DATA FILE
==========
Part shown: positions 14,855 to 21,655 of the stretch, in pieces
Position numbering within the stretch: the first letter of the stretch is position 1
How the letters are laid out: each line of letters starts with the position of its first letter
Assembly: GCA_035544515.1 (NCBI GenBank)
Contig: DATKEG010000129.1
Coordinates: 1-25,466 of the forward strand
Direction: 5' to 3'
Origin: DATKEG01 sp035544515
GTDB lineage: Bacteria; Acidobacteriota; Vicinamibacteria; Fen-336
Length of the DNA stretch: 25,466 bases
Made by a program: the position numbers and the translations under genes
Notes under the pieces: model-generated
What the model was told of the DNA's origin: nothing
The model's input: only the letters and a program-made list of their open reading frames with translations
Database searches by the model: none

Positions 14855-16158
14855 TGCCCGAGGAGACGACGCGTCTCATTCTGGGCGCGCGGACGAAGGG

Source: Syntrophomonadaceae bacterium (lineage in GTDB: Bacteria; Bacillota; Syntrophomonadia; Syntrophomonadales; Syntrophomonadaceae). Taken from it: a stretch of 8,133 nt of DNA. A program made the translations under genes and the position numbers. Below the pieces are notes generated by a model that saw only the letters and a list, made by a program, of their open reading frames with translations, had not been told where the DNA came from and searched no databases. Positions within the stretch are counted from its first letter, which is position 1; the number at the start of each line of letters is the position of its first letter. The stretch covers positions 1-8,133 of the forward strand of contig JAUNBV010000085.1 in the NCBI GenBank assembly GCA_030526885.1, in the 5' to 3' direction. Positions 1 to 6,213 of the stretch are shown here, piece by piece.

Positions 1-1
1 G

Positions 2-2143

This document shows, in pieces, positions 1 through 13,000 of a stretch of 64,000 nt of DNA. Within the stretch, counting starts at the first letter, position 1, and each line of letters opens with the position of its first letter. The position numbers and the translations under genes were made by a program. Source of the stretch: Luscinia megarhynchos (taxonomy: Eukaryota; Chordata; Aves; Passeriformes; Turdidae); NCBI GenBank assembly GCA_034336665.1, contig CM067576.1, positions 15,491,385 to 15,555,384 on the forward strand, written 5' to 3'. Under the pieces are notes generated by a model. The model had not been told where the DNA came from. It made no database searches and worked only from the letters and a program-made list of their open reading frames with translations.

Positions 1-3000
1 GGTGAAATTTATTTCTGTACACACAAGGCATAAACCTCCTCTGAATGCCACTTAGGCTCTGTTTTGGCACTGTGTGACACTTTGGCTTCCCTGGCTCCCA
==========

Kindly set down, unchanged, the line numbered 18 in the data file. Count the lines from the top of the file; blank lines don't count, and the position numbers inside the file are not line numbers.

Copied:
Source: Syntrophomonadaceae bacterium (lineage in GTDB: Bacteria; Bacillota; Syntrophomonadia; Syntrophomonadales; Syntrophomonadaceae). Taken from it: a stretch of 8,133 nt of DNA. A program made the translations under genes and the position numbers. Below the pieces are notes generated by a model that saw only the letters and a list, made by a program, of their open reading frames with translations, had not been told where the DNA came from and searched no databases. Positions within the stretch are counted from its first letter, which is position 1; the number at the start of each line of letters is the position of its first letter. The stretch covers positions 1-8,133 of the forward strand of contig JAUNBV010000085.1 in the NCBI GenBank assembly GCA_030526885.1, in the 5' to 3' direction. Positions 1 to 6,213 of the stretch are shown here, piece by piece.